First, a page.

Xi Jinping’s struggle with the People’s Liberation Army (PLA) of China presents a multifaceted and ominous situation, both internally for China and externally for global stability. His determined efforts to reshape the military through purging senior commanders signal a pursuit for a force that aligns closely with his aggressive strategic ambitions. This internal conflict within the upper echelons of China’s military leadership not only threatens the stability of Xi’s regime but also amplifies the risk of a major international conflict, potentially dragging the United States into a third world war.
Gordon Chang, a senior fellow at the Gatestone Institute, emphasizes the unique nature of this internal power struggle. He points out that many of China’s generals appear reluctant to engage in combat, a sentiment that contradicts Xi’s vision for the military. “There is a sense that many of China’s general officers don’t want to fight,” Chang states, underscoring a significant divide between the military’s leadership and Xi’s expectations. This discord presents a serious challenge to Xi, who has embarked on a comprehensive overhaul of the PLA since 2012. His reforms aim to streamline the military, enhance civilian-military cooperation, and restructure its command hierarchy.
The dismissal of nine senior officers on December 29, 2023, marked a critical juncture in Xi’s campaign to gain control over the military. While these dismissals were officially attributed to anti-corruption efforts, analysts like Chang see them as a strategic move to eliminate dissent and ensure loyalty among the ranks. The case of Chinese Air Force General Liu Yazhou, who received a suspended death sentence in February 2022 after cautioning against an invasion of Taiwan, illustrates the severe consequences faced by those in the military who oppose Xi’s aggressive stance.
Joel Wuthnow, a senior research fellow at the National Defense University, argues that purging the military of corruption and preparing for war are goals that align with Xi’s broader strategy. “The removals indicate that Xi should be concerned about the quality of people and equipment he has invested in over the last decade,” Wuthnow explains, highlighting the critical role of the military’s readiness in Xi’s plans.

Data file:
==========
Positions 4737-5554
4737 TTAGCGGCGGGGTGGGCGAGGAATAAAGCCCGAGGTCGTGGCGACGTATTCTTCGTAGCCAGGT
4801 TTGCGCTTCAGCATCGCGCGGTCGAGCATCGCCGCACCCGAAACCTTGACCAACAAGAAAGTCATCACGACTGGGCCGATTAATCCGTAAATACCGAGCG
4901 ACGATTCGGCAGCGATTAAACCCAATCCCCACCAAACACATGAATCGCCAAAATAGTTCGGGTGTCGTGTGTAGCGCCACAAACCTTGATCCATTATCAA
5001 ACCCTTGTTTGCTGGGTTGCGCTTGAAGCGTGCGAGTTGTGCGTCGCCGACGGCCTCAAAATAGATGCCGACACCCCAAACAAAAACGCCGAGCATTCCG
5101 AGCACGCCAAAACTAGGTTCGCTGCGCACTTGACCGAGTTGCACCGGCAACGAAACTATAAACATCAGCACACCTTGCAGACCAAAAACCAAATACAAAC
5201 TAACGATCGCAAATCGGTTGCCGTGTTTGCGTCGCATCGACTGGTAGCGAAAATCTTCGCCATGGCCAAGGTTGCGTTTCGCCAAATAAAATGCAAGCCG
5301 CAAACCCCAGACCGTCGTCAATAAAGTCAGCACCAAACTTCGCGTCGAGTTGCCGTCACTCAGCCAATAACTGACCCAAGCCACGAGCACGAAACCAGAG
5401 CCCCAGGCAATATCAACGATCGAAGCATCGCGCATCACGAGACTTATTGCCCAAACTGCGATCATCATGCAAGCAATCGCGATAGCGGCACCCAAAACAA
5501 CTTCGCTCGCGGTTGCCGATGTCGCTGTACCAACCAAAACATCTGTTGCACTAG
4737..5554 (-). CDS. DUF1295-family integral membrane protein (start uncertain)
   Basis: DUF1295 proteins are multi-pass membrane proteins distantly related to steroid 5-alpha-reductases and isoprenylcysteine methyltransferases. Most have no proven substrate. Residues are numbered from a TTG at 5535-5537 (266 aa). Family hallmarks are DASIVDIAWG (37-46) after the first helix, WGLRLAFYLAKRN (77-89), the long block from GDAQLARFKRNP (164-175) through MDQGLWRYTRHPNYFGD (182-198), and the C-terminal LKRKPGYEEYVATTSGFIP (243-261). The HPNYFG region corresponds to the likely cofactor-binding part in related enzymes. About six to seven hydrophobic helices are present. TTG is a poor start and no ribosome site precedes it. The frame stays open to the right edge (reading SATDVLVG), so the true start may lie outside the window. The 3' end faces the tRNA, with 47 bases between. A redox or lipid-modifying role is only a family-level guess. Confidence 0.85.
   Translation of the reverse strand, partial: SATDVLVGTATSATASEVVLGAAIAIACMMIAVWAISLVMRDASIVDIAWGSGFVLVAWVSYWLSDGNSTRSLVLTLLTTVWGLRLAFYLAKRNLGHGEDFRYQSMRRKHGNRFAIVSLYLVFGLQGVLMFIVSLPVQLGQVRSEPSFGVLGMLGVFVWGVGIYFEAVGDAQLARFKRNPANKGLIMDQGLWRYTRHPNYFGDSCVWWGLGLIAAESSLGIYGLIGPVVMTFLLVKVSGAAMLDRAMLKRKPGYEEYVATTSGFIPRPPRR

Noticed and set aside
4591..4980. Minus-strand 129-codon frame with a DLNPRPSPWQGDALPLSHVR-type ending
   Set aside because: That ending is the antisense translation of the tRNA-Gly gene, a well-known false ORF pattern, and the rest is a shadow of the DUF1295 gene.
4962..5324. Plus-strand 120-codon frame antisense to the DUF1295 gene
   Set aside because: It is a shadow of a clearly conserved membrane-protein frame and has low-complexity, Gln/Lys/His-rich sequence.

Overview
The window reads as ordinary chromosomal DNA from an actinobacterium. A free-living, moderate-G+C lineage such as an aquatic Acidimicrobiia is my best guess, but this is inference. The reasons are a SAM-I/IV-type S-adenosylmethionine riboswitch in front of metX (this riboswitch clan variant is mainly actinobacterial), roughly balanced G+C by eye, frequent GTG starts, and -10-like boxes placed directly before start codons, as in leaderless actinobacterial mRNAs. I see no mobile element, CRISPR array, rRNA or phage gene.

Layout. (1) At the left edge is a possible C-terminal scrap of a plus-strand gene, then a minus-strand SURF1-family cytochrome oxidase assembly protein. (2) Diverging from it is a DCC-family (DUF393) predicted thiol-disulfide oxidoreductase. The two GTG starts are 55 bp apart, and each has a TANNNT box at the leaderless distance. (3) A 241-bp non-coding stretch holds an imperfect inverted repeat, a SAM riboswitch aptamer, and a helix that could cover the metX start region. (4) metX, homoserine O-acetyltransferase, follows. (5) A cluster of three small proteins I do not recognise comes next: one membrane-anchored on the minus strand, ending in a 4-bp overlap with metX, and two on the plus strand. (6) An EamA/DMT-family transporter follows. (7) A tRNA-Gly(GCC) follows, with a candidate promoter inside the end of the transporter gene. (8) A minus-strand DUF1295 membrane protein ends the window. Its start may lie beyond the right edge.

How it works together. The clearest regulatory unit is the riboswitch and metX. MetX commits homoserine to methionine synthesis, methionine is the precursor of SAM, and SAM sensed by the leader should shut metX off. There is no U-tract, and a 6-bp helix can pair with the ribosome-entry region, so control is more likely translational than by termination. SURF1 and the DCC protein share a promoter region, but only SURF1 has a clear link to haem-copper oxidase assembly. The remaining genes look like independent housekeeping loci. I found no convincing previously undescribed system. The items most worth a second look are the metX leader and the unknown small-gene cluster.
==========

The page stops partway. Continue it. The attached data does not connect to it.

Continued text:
But the elephant in the room is one that no one is talking about. What if Xi’s military officers decide on a coup instead of capitulating? What if military officers whom Xi wants to remove decides that he has enough power to resist?
This internal conflict within the PLA occurs against a backdrop of increasing regional tensions and territorial disputes. China’s assertive actions in the South China Sea, the Himalayas, and near Taiwan have heightened concerns about a possible military conflict in East Asia. Xi’s rhetoric, especially regarding Taiwan, further escalates these tensions. In his New Year’s address, Xi stated, “China will surely be reunified, and all Chinese on both sides of the Taiwan Strait should be bound by a common sense of purpose and share in the glory of the rejuvenation of the Chinese nation.” This assertive stance was reinforced during a meeting with President Biden, where Xi reportedly expressed China’s intention to take control of Taiwan.
The consequences of Xi’s internal struggle with the military and his external ambitions are far-reaching. A potential invasion of Taiwan, for instance, would have significant geopolitical implications. The United States, bound by its commitments to Taiwan, could be drawn into a direct conflict with China, escalating into a broader international confrontation.
Chang highlights the global context of these developments, drawing parallels with the period leading up to World War II. “Remember, in the 1930s, there were separate wars that merged into what we now call World War II,” he says, suggesting that current conflicts could similarly converge into a global conflict.
However, Xi’s aggressive approach is not without its risks. Wuthnow notes that the Russian invasion of Ukraine has had significant repercussions for Vladimir Putin, a cautionary tale for Xi. A failed military venture could be politically disastrous, potentially destabilizing Xi’s position and sparking internal unrest.
Xi Jinping’s internal conflict with China’s military leadership and his assertive foreign policy pose significant risks. The discord within the PLA, combined with regional tensions and Xi’s willingness to use military force, create a volatile situation that could have catastrophic consequences.
Xi must improve his military to further his plans of international domination. To do this, Xi must risk removing powerful military figures, each of whom has a lifetime of loyalties and alliances that might form into a coalition against Xi.
Many are concerned about the international repercussions. Xi must worry about both the internal and the external repercussions.